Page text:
Monday, January 31, 2011

Using CVS and Git in tandem

VCS systems are indispensable for software developers. They provide many benefits: team development, code recovery, history tracking, and many more. Everyone has their favorite, but it's not always possible in a corporate environment to use the one you like. On my current project, the corporate standard is CVS. It's been a while since I've used it. Not to bad mouth CVS, but the shine has really worn off this VCS in the last decade.

I decided to set up a local Git repository to use for development and use the CVS repository for large scale commits. This was working well, until a second developer came on board. We had to set up a system in which merges were not a giant pain in the butt. The system we eventually came to use works like this. We both have our local Git repositories in which we do our feature development. We also set up a bare repository on the build server that we push to once we've completed our features. This central repository is also used for our continuous build integration.

The last part of the setup is a separate folder that contains the CVS checkout. I've named it CVS. This folder also contains another Git repository. The process of checking into CVS goes as follows. We first do a CVS update to bring our checkout in line with any CVS checkins the other developer may have done. We do this because Git is far more forgiving with brand new files that the VCS is trying to bring in that may already exist on the file system. After we have synchronized our checkout with the latest from CVS, we then do a code pull from our central bare repository. At this point we have to go through and make sure we manually do a `cvs remove` on any files that may have been deleted during our feature development. We also have to do a `cvs add` on any new files. Once all that has been done we are ready to do a check in.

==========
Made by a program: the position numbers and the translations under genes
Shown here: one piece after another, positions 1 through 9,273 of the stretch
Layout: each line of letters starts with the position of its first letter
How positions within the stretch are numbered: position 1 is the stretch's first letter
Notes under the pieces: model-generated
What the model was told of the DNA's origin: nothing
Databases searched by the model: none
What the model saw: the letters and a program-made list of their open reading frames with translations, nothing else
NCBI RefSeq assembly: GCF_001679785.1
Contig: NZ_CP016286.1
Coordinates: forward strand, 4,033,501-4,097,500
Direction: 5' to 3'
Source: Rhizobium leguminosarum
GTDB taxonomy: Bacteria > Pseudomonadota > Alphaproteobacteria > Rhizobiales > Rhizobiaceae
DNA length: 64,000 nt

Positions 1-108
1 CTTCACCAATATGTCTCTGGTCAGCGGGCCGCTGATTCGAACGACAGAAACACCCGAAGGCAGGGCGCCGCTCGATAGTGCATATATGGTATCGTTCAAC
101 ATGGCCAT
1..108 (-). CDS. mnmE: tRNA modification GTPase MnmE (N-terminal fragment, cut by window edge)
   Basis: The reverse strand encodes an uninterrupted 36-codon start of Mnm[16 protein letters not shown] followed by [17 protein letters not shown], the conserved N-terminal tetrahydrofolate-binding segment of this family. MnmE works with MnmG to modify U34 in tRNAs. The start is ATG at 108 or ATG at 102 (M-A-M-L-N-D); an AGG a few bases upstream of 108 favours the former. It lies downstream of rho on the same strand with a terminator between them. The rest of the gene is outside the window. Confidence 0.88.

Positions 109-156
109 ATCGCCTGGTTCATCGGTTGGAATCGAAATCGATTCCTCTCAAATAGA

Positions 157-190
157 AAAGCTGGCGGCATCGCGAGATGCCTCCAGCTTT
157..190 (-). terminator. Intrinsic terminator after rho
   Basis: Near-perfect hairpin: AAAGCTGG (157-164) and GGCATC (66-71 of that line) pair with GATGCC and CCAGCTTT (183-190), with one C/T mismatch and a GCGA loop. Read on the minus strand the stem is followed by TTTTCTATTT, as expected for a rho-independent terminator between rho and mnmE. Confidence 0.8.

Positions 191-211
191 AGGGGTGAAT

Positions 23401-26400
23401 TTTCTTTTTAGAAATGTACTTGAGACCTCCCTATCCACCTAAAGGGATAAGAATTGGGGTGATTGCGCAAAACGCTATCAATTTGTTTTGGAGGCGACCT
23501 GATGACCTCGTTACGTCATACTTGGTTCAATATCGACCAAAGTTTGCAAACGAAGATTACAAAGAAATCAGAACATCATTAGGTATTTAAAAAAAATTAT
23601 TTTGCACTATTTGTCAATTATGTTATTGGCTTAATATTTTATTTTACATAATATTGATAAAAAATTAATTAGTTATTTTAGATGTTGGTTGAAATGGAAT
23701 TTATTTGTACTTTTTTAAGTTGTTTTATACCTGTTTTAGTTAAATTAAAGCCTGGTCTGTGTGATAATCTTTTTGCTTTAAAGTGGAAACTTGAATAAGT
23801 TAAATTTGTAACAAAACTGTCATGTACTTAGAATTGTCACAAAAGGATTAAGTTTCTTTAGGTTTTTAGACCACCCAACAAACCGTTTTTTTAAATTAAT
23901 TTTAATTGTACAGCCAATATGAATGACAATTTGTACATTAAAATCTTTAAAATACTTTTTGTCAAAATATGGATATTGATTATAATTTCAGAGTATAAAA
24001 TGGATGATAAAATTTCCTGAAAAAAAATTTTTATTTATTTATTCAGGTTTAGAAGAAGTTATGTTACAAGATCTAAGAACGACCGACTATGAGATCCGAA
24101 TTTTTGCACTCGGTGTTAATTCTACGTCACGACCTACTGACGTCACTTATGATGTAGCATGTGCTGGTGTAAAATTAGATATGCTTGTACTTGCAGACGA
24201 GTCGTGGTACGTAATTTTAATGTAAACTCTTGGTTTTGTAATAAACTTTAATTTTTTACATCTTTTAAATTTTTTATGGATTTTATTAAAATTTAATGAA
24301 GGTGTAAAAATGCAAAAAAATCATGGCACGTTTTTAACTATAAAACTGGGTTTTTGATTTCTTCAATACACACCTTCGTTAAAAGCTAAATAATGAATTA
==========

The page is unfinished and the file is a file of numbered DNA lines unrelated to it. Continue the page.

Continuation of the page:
So that's it. The process saves us a lot of headaches while we are doing our feature development and we are able to use our pet VCS without too much trouble.

Thursday, January 27, 2011

Debugging JavaScript

The tools available to web developers have grown a lot in the last 5 years. Time was, the only way to debug JavaScript was to pepper your code with alert statements. Now you can get a variety of plugins and tools that allow you to examine HTML, CSS, JavaScript, and other elements of a web page. Here are some of the better tools out there:

One of the best debugging tools out there. Allows you to inspect and modify html elements and style. Comes with a great JavaScript debugger and allows you to examine network usage. Available as an add on for Firefox. (Note if you're using Firefox 4.0 beta make sure you are using version 1.7 of firebug and Firefox 4.0 beta 10 as previous versions are broken)
Internet Explorer Developer Toolbar
Let's face it, if you've developed any kind of web applications, you've grown to despise IE. With its quirks and non standard implementation of all things html, css, and JavaScript , IE is one of the biggest pain points for any web developer. The internet explorer developer toolbar tries to ease some of that pain by providing the ability to examine html and make modifications to style
Visual Studio
A decent tool for debugging JavaScript in IE. Can be a bit of a pain, but contains everything a debugger should: call stack, breakpoints, watch variables, and quick watch.